Factors associated with sickness certification of injured workers by General Practitioners in Victoria, Australia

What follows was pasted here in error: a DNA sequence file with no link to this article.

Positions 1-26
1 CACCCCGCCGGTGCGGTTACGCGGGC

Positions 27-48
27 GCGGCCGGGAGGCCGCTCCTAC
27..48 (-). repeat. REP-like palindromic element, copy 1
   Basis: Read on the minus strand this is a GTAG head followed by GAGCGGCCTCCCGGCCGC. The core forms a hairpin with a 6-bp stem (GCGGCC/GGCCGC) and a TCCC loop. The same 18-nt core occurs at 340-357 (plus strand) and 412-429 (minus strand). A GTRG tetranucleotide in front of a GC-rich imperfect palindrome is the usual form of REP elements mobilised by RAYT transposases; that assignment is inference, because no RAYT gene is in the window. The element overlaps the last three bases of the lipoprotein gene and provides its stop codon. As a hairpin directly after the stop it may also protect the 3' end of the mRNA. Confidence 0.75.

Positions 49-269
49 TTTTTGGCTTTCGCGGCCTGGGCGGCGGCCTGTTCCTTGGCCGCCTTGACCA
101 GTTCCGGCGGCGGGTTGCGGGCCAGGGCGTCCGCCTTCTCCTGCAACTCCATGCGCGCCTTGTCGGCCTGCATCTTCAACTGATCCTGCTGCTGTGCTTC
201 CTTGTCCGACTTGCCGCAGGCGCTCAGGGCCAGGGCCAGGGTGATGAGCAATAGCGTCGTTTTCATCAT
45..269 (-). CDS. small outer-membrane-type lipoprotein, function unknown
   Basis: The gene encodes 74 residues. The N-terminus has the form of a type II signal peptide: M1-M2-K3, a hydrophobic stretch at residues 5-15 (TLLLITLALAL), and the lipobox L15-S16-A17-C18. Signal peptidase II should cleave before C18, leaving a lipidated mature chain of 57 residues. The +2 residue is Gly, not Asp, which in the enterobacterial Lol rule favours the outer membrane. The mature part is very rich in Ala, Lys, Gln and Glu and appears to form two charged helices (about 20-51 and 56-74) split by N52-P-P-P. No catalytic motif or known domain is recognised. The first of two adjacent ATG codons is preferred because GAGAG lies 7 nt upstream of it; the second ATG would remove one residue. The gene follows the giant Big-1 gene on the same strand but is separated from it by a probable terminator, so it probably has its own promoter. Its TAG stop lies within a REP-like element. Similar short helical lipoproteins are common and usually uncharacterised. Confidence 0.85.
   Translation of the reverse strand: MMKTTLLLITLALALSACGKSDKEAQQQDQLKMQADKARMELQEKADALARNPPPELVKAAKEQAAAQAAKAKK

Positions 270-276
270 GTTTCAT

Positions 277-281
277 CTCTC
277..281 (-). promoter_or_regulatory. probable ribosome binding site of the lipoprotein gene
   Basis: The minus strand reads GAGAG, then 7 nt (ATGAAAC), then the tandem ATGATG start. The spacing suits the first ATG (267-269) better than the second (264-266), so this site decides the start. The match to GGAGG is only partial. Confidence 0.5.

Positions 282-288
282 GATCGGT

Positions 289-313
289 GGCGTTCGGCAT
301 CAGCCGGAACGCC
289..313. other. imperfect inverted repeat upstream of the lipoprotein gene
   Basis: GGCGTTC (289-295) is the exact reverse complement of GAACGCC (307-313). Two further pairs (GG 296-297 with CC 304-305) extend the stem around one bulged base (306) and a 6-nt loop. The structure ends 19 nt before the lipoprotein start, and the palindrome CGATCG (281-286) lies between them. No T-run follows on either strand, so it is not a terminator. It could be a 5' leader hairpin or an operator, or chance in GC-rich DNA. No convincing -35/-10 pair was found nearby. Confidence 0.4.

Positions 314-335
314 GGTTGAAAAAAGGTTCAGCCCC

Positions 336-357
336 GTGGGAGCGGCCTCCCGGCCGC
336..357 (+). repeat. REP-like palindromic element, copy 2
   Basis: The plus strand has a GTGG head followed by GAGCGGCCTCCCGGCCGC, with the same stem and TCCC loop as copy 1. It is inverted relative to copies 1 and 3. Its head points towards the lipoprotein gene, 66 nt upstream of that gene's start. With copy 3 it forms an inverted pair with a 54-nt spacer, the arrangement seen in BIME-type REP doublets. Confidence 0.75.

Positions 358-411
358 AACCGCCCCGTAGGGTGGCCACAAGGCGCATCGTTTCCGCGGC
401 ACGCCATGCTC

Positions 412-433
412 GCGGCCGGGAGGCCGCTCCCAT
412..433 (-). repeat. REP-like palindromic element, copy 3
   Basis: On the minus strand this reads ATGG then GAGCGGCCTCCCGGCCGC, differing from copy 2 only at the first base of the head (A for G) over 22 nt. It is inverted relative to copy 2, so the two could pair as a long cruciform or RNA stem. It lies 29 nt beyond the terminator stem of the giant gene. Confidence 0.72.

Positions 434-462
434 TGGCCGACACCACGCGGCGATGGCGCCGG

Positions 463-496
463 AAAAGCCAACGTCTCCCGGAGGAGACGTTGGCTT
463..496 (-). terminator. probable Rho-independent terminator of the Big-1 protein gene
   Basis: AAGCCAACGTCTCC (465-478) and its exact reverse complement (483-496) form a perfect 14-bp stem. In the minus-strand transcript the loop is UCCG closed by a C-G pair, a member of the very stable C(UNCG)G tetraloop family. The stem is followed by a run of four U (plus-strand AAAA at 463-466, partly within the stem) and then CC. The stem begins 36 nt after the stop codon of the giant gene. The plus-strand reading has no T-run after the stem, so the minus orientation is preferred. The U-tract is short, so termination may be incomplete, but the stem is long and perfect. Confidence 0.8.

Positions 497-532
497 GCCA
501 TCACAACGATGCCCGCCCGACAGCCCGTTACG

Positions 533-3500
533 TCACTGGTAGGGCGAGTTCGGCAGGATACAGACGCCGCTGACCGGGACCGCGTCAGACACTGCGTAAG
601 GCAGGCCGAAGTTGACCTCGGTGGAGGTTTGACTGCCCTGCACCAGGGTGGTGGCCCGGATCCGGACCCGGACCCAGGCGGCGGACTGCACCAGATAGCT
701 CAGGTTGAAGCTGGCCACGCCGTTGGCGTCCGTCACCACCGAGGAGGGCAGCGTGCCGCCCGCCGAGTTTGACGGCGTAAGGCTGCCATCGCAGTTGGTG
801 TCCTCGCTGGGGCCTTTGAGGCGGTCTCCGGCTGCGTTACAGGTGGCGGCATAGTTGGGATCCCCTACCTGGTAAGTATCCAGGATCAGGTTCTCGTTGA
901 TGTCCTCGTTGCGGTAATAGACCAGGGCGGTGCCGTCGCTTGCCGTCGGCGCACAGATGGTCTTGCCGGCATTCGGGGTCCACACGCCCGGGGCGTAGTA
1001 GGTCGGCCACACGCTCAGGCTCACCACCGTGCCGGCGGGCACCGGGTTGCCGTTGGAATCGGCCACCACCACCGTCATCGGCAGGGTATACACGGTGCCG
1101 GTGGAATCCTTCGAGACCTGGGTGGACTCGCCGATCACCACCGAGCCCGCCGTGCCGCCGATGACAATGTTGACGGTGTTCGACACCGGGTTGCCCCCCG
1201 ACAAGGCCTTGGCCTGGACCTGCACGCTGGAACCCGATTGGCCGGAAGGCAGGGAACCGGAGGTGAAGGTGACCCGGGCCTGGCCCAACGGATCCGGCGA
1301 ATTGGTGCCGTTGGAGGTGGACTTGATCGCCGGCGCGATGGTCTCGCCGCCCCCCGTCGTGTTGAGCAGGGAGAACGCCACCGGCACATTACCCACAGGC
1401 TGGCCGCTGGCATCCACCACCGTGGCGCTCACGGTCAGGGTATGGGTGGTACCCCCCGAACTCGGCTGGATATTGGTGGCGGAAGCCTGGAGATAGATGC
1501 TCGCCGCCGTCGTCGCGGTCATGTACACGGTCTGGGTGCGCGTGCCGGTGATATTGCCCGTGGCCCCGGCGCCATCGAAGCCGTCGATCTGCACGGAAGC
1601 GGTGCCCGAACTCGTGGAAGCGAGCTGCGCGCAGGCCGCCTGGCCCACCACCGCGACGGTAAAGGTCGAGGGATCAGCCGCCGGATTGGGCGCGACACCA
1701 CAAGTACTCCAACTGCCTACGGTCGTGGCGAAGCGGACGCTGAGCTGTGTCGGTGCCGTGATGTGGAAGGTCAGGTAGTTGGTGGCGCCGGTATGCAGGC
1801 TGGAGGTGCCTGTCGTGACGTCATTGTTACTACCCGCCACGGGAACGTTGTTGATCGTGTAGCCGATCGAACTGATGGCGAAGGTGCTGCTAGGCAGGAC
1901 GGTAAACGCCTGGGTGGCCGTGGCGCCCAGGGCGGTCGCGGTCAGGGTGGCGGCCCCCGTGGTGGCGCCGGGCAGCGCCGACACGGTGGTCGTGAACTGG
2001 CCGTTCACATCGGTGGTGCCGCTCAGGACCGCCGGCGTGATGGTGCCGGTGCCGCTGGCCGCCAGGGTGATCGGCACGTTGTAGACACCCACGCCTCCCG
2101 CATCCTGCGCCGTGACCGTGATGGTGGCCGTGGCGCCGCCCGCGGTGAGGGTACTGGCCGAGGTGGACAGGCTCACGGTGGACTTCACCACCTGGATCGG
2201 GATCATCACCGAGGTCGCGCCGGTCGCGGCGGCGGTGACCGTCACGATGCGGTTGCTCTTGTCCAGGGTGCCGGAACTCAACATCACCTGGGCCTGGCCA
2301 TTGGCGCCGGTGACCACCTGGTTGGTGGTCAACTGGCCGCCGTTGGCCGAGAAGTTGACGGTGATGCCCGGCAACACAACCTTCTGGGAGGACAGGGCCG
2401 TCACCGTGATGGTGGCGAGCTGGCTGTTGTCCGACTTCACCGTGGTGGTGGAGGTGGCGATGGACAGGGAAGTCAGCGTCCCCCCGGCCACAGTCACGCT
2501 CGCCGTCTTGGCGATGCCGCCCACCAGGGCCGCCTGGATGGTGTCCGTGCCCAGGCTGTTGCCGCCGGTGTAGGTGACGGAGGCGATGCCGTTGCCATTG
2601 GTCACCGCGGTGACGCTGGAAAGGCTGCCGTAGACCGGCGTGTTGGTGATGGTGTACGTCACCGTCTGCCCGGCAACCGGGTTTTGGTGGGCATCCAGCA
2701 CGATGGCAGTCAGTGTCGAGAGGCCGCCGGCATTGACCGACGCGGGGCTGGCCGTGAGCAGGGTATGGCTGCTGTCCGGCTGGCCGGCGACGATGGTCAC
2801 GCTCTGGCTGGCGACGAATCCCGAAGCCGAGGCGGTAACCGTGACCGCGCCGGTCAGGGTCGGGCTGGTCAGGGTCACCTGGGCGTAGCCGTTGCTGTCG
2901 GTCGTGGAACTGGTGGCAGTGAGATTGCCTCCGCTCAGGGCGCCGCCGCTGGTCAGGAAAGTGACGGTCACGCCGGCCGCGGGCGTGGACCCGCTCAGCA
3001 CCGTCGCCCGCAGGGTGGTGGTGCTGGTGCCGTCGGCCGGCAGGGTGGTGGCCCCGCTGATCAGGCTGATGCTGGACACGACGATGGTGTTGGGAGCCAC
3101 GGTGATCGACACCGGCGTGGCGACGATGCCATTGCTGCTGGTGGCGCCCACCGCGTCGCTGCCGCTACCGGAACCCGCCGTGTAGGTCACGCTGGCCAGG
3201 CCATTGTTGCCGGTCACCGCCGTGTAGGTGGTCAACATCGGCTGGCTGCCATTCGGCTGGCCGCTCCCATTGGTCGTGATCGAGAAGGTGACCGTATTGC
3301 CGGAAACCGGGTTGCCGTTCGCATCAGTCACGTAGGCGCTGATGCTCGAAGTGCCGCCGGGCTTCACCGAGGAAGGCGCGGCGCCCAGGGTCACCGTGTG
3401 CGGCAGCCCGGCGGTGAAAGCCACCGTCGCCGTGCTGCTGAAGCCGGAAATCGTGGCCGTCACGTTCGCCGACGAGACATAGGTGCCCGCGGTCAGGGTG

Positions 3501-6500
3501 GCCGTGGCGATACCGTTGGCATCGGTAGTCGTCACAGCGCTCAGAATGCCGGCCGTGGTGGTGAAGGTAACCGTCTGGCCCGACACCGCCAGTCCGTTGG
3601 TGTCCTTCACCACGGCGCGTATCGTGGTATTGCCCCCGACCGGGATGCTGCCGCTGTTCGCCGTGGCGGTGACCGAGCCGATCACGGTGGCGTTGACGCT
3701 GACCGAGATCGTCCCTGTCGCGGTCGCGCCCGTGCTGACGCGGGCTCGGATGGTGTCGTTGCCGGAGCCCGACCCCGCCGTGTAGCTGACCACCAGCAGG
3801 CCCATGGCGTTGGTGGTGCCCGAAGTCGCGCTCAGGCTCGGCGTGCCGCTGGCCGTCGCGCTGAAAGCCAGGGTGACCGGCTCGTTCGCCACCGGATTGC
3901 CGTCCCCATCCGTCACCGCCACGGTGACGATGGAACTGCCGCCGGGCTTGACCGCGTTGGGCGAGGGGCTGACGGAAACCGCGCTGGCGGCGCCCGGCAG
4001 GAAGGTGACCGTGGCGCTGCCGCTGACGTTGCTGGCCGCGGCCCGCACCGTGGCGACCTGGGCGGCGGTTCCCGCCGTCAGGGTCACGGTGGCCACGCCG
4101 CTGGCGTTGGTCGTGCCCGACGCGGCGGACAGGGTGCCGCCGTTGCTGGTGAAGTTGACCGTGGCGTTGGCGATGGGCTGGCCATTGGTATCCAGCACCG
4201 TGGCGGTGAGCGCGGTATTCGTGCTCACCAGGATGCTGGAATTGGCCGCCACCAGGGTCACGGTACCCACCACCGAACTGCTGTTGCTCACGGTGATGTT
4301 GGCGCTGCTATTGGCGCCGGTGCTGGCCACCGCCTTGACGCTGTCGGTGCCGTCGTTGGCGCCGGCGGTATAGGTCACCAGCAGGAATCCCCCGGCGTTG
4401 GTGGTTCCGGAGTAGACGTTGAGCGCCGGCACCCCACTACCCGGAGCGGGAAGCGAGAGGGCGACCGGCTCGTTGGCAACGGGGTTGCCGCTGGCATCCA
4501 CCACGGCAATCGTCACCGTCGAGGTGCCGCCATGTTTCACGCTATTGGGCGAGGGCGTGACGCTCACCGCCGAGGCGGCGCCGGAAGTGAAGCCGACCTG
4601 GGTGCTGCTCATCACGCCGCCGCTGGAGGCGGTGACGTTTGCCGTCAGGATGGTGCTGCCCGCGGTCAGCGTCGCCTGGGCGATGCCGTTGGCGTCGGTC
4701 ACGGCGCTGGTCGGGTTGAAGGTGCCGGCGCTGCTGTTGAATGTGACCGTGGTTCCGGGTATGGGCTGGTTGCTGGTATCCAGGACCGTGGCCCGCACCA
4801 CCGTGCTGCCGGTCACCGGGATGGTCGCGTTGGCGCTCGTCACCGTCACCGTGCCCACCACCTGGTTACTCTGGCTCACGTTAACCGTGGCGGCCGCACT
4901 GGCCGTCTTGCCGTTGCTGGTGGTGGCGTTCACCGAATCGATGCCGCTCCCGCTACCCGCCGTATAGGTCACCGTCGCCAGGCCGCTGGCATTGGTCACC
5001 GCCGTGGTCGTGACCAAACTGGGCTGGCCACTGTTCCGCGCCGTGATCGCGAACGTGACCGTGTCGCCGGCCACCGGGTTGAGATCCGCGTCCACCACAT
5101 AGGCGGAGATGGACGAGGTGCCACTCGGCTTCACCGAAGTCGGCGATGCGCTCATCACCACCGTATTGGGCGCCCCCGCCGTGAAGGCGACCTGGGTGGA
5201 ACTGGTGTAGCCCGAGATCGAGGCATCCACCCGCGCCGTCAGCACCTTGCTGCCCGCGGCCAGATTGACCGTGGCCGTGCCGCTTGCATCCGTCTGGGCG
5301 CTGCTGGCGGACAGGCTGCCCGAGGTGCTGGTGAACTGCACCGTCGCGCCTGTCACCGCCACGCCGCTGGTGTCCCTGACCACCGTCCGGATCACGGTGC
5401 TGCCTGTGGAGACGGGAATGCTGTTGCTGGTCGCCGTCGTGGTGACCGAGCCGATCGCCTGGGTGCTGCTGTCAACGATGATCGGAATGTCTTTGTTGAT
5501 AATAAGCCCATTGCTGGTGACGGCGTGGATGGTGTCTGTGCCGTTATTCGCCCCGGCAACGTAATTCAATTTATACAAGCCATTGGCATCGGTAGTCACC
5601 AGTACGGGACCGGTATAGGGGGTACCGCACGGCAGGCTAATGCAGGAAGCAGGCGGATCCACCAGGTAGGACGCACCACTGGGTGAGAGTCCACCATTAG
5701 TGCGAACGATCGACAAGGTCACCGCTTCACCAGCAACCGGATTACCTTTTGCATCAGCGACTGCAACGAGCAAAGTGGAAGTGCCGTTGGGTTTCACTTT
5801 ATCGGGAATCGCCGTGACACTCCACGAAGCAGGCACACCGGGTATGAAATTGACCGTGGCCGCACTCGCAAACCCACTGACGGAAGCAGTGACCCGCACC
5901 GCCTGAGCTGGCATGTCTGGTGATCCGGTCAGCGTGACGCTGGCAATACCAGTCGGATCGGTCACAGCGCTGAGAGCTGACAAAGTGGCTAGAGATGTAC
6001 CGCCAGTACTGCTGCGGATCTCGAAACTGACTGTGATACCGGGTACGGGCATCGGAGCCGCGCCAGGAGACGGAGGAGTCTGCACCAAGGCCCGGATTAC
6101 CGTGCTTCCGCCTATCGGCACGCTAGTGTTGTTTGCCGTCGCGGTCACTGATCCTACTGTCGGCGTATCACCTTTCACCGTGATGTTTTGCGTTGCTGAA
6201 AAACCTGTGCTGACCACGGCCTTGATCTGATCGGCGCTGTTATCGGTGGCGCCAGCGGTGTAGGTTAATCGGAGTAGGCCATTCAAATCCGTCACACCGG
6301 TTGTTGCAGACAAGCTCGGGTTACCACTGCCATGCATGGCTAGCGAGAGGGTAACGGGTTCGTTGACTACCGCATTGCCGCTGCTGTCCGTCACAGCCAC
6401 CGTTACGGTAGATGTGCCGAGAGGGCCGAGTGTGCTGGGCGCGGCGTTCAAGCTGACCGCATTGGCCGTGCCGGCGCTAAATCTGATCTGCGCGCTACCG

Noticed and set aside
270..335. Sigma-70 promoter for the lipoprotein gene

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BACKGROUND: Work-related injuries resulting in long-term sickness certification can have serious consequences for injured workers, their families, society, compensation schemes, employers and healthcare service providers. The aim of this study was to establish what factors potentially are associated with the type of sickness certification that General Practitioners (GPs) provide to injured workers following work-related injury in Victoria, Australia. METHODS: This was a retrospective population-based cohort study was conducted for compensation claims lodged by adults from 2003 to 2010. A logistic regression analysis was performed to assess the impact of various factors on the likelihood that an injured worker would receive an alternate/modified duties (ALT, n?=?28,174) vs. Unfit for work (UFW, n?=?91,726) certificate from their GP. RESULTS: A total of 119,900 claims were analysed. The majority of the injured workers were males, mostly age of 45-54 years. Nearly half of the workers (49.9 %) with UFW and 36.9 % with ALT certificates had musculoskeletal injuries. The multivariate regression analysis revealed that for most occupations older men (55-64 years) were less likely to receive an ALT certificate, (OR?=?0.86, (95%CI, 0.81 - 0.91)). Workers suffering musculoskeletal injuries or occupational diseases were nearly twice or three times at higher odds of receiving an ALT certificate when compared to fractures. Being seen by a GP experienced with workers' compensation increased the odds of receiving ALT certificate (OR?=?1.16, (95%CI, 1.11 - 1.20)). Occupation and industry types were also important factors determining the type of certificate issued to the injured worker. CONCLUSIONS: This study suggests that specific groups of injured workers (i.e. older age, workers with mental health issues, in rural areas) are less likely to receive ALT certificates.
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